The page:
The First Baptist Church in downtown Asheville, N.C., recently underwent a $10 million renovation that included a new audio system based on Meyer Sound’s self-powered M1D ultracompact curvilinear array loudspeaker.
According to Scott Hughes, chairman of the church’s renovation committee, the quest for sound solutions is woven into the building’s history. “When the structure was first completed in the 1920s, the ability to hear the spoken word was so poor that they spent much of the next 20 years trying to address it,” he recalls.
The source of the church’s frustration comes from the massive domed ceiling and a consequent reverberation time of nearly seven seconds. The church initially commissioned a specialist who recommended a canopy over the chancel area to contain the sound. That remedy, coupled with acoustical treatments added later, improved the situation somewhat. However, intelligibility problems continued even after the church installed a new sound system in 1986. “We still had dead zones and lots of complaints from people who could not understand what was being said,” says Hughes.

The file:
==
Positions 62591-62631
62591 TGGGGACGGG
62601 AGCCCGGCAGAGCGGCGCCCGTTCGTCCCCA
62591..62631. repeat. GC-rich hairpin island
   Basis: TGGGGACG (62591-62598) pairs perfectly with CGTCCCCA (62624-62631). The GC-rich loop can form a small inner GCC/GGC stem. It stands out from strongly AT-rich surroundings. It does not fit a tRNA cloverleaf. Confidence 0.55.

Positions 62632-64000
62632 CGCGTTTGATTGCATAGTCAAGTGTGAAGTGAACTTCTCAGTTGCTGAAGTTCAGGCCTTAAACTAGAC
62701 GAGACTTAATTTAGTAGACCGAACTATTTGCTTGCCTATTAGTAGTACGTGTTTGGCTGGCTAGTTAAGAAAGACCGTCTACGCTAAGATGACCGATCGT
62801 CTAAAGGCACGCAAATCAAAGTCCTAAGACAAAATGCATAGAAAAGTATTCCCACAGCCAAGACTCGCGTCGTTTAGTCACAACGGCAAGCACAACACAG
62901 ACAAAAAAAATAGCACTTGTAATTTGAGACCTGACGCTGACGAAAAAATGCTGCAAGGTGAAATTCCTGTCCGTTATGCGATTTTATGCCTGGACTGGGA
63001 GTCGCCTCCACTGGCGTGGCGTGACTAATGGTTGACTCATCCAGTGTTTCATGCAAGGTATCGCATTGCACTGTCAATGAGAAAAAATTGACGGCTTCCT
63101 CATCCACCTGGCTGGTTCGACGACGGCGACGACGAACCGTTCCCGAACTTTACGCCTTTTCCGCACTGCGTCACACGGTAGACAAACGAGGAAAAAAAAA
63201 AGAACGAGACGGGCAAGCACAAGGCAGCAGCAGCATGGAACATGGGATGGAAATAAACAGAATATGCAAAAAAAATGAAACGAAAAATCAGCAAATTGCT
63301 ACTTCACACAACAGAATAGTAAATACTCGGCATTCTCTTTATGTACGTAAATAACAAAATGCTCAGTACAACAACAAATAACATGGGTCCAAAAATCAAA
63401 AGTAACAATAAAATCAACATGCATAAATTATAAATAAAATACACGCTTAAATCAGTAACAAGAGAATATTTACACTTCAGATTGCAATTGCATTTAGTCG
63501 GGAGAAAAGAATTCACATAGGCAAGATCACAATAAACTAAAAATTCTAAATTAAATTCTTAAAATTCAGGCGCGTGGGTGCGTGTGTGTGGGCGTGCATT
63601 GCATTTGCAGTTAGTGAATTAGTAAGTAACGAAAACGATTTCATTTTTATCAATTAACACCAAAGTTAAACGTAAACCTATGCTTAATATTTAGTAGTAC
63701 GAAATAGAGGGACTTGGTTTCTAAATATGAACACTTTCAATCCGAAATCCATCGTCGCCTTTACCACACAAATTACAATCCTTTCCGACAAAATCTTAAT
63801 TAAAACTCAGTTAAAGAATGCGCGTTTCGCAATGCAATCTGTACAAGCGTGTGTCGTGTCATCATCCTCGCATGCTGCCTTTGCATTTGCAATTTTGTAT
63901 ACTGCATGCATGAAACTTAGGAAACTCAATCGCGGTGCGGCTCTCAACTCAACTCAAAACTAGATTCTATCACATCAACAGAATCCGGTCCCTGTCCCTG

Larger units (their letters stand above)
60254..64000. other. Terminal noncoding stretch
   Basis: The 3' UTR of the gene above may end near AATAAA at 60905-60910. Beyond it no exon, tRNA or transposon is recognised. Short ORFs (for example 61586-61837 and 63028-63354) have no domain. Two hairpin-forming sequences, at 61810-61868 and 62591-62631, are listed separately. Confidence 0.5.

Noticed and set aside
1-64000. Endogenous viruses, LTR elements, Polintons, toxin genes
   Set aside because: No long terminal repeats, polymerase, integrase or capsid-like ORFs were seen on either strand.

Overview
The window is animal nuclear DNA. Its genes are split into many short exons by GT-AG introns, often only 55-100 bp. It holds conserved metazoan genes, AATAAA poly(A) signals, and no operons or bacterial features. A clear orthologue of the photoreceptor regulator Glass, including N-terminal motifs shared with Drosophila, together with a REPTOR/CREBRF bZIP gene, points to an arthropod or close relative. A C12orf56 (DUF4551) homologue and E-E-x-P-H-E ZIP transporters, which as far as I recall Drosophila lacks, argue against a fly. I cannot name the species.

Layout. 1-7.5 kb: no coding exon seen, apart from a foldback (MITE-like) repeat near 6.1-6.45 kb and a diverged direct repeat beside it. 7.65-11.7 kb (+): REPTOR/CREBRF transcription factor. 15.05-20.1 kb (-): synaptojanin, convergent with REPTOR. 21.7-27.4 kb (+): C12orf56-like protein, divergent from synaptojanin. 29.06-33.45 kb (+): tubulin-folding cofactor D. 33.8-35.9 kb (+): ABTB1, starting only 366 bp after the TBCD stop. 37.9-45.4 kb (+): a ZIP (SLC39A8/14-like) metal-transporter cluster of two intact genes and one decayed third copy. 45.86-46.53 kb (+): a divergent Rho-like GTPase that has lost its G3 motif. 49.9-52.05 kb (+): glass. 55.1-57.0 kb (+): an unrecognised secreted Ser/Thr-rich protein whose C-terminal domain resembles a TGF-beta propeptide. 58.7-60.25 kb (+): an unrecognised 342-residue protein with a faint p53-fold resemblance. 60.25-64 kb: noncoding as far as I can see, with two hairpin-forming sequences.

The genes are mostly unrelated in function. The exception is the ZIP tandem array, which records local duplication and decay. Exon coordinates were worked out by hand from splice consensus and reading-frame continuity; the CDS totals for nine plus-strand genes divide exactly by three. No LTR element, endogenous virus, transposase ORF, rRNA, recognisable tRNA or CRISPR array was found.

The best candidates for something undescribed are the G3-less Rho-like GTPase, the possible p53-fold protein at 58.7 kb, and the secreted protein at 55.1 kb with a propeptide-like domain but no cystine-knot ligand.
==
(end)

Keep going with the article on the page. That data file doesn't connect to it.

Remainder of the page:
For the recent renovation, the church contracted Mark Girardi of Asheville's Real World Audi Inc. to tackle the challenge of creating consistent sound throughout the sanctuary without altering or detracting from the building’s original aesthetics. Girardi considered camouflaging the system, but his eventual solution—twin arrays of 10 custom-painted M1D cabinets each—blended with the interior design.
With the aesthetics under control, Girardi then turned his attention to configuring a primary system that would provide seamless coverage with intelligibility. He also wanted enough warmth to adequately reinforce the vocalists and instrumentalists that perform during the church’s worship services and special events. After sketching out a preliminary design, Girardi worked with Meyer Sound's Design Services department to detail plots using the MAPP Online Pro acoustical prediction program.
The system is set up for stereo operation, with each array zoned in three sections using an LD-3 compensating line driver to control area coverage. To tune the system, Girardi enlisted the help of Meyer Sound's Technical Support Department, who employed a SIM 3 audio analyzer.
In addition to the M1D arrays, Real World also supplied a pair of Yamaha digital mixing consoles (an M7CL for FOH and a DM2000 for broadcast production), theatrical lighting and a Crestron control system.
For additional information on Meyer Sound, visit www.meyersound.com.